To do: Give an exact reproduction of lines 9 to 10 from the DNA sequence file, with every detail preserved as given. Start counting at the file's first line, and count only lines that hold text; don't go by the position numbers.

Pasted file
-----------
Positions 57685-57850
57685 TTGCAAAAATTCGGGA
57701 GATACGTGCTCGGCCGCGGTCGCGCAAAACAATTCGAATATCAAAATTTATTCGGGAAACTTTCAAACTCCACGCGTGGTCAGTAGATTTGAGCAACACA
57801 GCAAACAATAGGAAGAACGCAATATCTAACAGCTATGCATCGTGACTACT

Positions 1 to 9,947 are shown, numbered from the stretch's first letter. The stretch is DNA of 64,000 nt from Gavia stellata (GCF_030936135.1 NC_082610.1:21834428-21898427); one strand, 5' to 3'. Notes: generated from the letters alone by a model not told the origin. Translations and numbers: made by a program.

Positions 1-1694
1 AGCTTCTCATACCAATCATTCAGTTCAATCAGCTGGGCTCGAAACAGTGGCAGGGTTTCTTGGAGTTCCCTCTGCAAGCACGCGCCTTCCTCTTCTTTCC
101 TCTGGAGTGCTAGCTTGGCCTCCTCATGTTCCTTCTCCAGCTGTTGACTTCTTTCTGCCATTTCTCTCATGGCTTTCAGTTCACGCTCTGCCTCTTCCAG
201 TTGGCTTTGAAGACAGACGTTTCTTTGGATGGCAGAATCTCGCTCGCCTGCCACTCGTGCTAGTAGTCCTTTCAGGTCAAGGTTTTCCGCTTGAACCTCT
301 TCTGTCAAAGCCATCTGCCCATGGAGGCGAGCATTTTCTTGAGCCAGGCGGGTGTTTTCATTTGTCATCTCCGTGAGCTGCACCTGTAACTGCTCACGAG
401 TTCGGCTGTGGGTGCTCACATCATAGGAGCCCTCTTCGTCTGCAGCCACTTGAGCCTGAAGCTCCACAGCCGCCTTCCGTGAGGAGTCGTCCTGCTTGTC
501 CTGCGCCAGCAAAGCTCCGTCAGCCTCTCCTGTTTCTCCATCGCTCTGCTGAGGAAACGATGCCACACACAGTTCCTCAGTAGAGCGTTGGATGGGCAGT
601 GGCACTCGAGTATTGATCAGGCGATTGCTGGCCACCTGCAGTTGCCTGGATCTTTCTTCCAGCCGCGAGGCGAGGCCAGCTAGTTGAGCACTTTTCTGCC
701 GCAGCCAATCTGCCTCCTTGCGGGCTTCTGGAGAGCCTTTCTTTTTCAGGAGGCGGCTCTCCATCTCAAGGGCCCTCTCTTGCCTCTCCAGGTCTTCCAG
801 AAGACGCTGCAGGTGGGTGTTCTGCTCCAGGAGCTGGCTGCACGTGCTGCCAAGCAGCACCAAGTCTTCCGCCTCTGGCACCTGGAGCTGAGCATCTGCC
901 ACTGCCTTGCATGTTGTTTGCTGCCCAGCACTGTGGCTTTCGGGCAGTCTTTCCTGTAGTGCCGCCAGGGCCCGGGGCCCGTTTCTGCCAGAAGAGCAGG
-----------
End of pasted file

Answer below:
201 TTGGCTTTGAAGACAGACGTTTCTTTGGATGGCAGAATCTCGCTCGCCTGCCACTCGTGCTAGTAGTCCTTTCAGGTCAAGGTTTTCCGCTTGAACCTCT
301 TCTGTCAAAGCCATCTGCCCATGGAGGCGAGCATTTTCTTGAGCCAGGCGGGTGTTTTCATTTGTCATCTCCGTGAGCTGCACCTGTAACTGCTCACGAG